There are five bones that meet at the knee.
The end of the femur (thigh bone) has 2 convex surfaces: the medial (inner side) femoral condyle and the lateral (outer side) femoral condyle. These are covered with smooth, white articular cartilage (also known as ‘hyaline cartilage’) and articulate against the upper end of the tibia (tibial plateau) which is also covered in articular cartilage, to form two separate but contiguous joints, the medial tibiofemoral joint and the lateral tibiofemoral joint. In the central area of the tibial plateau are the anterior and posterior tibial spines. In the central area of the femur is a groove (trochlea) where the patella (kneecap) runs. On the lateral side of the tibia, just below the level of the tibiofemoral joint is the upper end of the smaller bone of the calf, the fibula.
The knee is held together by several tough ligaments.
A ligament is a fibrous tissue that attaches two bones together for stability, as opposed to a tendon that attaches a muscle to a bone to pull on it. On the medial side, the medial collateral ligament (MCL) attaches from a point on the edge of the medial femoral condyle (the epicondyle) and runs down to a more diffuse insertion on the medial side of the tibial plateau. On the lateral side there is a more cord-like tendon running from the lateral condyle to the head of the fibula, the lateral collateral ligament, LCL. The MCL and ACL prevent sideways movement of the knee.
Front to back movements are prevented by 2 ligaments running roughly front to back that cross in the notch between the femoral condyles, namely the anterior cruciate and posterior cruciate ligaments (ACL and PCL)
There are several more minor but important ligaments that are thickenings of the capsule that runs completely around the knee such as the posterolateral corner (PLC), the medial patellofemoral ligament (MPFL)
Between the surfaces are two menisci
These are often referred to as ‘meniscal cartilages’ or sometimes just ‘cartilages even though they are made of tough fibrous tissue rather than hyaline cartilage. They are both crescent shape, the lateral meniscus being three quarters of a circle and the medial meniscus nearer two thirds. Both are thick at the outer edge and taper down to the inner surface. Only the outer 20% has a blood supply, so only this part has the potential for healing. Tears of the inner part do not have a blood supply and often will not heal even if repaired perfectly.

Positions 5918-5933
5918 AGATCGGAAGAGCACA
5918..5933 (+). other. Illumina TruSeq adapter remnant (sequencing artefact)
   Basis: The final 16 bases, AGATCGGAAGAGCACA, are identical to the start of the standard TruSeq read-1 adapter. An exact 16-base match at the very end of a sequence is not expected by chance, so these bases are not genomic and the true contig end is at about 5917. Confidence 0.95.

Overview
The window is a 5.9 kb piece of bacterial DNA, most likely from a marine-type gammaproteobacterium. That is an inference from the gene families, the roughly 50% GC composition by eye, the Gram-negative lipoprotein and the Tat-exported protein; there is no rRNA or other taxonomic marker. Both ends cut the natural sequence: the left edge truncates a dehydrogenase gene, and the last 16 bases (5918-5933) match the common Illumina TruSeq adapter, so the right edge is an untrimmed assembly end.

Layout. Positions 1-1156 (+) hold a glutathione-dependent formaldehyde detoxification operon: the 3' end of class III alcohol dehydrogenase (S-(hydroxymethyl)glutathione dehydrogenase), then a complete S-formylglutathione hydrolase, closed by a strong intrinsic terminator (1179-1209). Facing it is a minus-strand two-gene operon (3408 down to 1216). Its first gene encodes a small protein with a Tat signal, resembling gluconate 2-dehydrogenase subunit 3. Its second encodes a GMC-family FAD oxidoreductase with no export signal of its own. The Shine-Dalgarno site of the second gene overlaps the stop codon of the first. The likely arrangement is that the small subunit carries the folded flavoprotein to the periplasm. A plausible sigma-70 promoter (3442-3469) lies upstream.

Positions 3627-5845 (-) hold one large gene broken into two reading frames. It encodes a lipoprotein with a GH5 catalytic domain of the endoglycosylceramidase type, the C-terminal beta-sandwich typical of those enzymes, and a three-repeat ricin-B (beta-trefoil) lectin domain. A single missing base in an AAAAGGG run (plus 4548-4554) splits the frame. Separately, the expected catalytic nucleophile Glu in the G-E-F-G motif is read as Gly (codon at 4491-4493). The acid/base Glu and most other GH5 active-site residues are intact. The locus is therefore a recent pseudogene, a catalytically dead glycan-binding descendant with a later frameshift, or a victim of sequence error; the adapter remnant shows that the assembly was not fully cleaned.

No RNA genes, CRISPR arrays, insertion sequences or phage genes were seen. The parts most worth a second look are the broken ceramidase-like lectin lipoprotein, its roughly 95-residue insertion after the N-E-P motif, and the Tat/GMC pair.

There are several muscles around the knee.
The quadriceps have four parts: large muscles from the medial and lateral sides of the femur (vastus medialis and vastus lateralis) and one from the middle of the femur (vastus intermedius). The fourth runs straight up the thigh and across the hip joint to attach to the pelvis (rectus femoris). They merge to form the quadriceps tendon which envelops the patella and continues as the patellar tendon, joining to the tibia at a prominence of bone called the tibial tuberosity. Their main function is to extend (straighten) the knee and stabilise the patella in the trochlea with the tissues on either side, the patellar retinaculum.
Behind the knee are the hamstrings, comprising the biceps femoris laterally attaching from the pelvis to the fibular head, and the semimembranosus and semitendinosus muscles medially from the pelvis to the tibia. They flex (bend) the knee and help extend the hip joint.
There are major nerves and blood vessels at the back of the knee.
The sciatic nerve divides above the knee into the tibial nerve and the common peroneal nerve; the tibial nerve runs with the continuation of the femoral artery and vein (the popliteal artery and vein) into the back of the calf, the common peroneal nerve winds round the neck of the fibula to innervate the muscles at the front and outer side of the calf.